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Патент USA US2136954

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Nov. 15, 1938;
Filed Jan. 25, 1958
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Patented Nov. 15, 1938
Ernest Reaney, Stratford, Conn, assignor to The
0. K. Tool Company, Inc., New York, N. Y., a
corporation of New York
Application January 25, 1938, Serial No. 186,803
2 Claims. (Cl. 29-105)
The present invention relates to inserted blade
little regrinding is backed up by relatively little
cutters and more particularly to multiple bladed blade
?nishing cutters of large diameter.
A primary aim of the invention is to render
economize on blade material and increase the
5 available a face milling cutter having the capacity
service and life of the blades, the tapered slots
for ?nish milling surfaces of relatively extensive are
arranged in the body at an angle to both cut
width, say to fourteen inches, in one mass of the ting edges on the blades so that adjustment of the
along the slots will advance both cutting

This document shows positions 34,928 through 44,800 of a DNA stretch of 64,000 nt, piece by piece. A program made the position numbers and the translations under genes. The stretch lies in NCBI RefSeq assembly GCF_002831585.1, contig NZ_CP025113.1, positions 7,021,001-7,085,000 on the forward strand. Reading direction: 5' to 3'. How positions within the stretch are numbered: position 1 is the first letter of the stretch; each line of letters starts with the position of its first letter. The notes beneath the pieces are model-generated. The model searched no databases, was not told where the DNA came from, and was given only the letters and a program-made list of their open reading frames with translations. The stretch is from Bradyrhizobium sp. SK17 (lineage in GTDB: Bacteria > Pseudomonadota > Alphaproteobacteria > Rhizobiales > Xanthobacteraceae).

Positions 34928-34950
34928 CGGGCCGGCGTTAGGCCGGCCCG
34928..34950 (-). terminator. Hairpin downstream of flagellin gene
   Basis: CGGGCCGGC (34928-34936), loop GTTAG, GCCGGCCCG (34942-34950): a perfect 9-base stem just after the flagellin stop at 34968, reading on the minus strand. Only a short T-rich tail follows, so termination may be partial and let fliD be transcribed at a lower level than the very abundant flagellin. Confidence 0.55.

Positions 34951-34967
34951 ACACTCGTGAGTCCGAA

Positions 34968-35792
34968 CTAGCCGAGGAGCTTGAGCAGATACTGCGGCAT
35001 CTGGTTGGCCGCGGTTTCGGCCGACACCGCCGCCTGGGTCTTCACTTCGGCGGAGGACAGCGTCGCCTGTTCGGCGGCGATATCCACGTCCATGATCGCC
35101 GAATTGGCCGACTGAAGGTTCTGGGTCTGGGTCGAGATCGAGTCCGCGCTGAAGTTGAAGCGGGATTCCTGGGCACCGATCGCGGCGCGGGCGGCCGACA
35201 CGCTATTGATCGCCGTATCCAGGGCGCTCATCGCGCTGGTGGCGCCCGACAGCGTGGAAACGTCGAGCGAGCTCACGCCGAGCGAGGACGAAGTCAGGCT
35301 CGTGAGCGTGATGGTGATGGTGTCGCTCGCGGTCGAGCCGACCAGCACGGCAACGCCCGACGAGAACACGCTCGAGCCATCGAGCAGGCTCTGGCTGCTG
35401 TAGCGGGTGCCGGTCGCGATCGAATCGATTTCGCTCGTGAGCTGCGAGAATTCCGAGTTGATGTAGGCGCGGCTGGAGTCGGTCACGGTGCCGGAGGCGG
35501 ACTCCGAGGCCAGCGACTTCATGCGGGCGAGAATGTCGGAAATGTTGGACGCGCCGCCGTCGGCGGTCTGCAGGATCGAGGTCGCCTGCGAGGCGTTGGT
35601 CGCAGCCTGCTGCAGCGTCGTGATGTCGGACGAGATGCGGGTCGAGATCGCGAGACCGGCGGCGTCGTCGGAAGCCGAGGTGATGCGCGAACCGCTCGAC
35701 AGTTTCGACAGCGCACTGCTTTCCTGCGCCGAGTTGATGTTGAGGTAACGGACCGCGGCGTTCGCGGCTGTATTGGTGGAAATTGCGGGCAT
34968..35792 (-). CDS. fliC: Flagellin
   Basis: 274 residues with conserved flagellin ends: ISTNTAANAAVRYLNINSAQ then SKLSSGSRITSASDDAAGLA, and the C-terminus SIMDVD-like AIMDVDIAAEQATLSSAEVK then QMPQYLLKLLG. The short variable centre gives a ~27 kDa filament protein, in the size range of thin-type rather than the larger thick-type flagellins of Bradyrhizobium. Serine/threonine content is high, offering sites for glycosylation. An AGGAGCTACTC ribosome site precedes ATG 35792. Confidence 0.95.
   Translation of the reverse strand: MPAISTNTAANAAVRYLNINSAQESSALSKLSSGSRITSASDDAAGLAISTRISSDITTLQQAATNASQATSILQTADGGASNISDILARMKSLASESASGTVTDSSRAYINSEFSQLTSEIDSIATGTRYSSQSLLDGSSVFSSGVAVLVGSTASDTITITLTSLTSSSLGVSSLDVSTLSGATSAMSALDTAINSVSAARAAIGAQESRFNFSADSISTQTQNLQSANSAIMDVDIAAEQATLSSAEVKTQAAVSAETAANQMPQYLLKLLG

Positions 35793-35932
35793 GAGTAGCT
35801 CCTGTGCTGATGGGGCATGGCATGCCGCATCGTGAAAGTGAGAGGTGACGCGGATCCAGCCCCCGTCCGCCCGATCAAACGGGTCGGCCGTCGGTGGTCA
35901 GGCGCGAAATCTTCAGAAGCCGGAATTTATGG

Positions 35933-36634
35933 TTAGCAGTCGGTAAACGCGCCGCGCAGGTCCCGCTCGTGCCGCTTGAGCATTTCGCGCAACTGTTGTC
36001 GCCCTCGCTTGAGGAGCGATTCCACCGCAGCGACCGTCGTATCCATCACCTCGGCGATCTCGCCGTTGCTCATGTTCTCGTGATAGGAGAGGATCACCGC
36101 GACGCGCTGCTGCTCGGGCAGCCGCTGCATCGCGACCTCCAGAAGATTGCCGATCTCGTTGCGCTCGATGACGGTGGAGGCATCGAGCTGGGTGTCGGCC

A further object of the invention is to provide blades
The angular disposition of
a strong sturdy body member for an inserted
the blades is such that the rate of advance will 10
blade cutter having a large machining area ca
be faster in a longitudinal direction (direction of
pacity and in which there may be seated a
face), than the rate of advance in a cross
multiplicity of individually adjustable blade ele
wise. direction (on the diameter) and also such
ments, each of which is ?rmly locked in position that
the pressures of the tooling forces acting
15 in the body by a wedging action.
upon the blades, reacts thereon at least in one
A further aim of the invention is to avoid the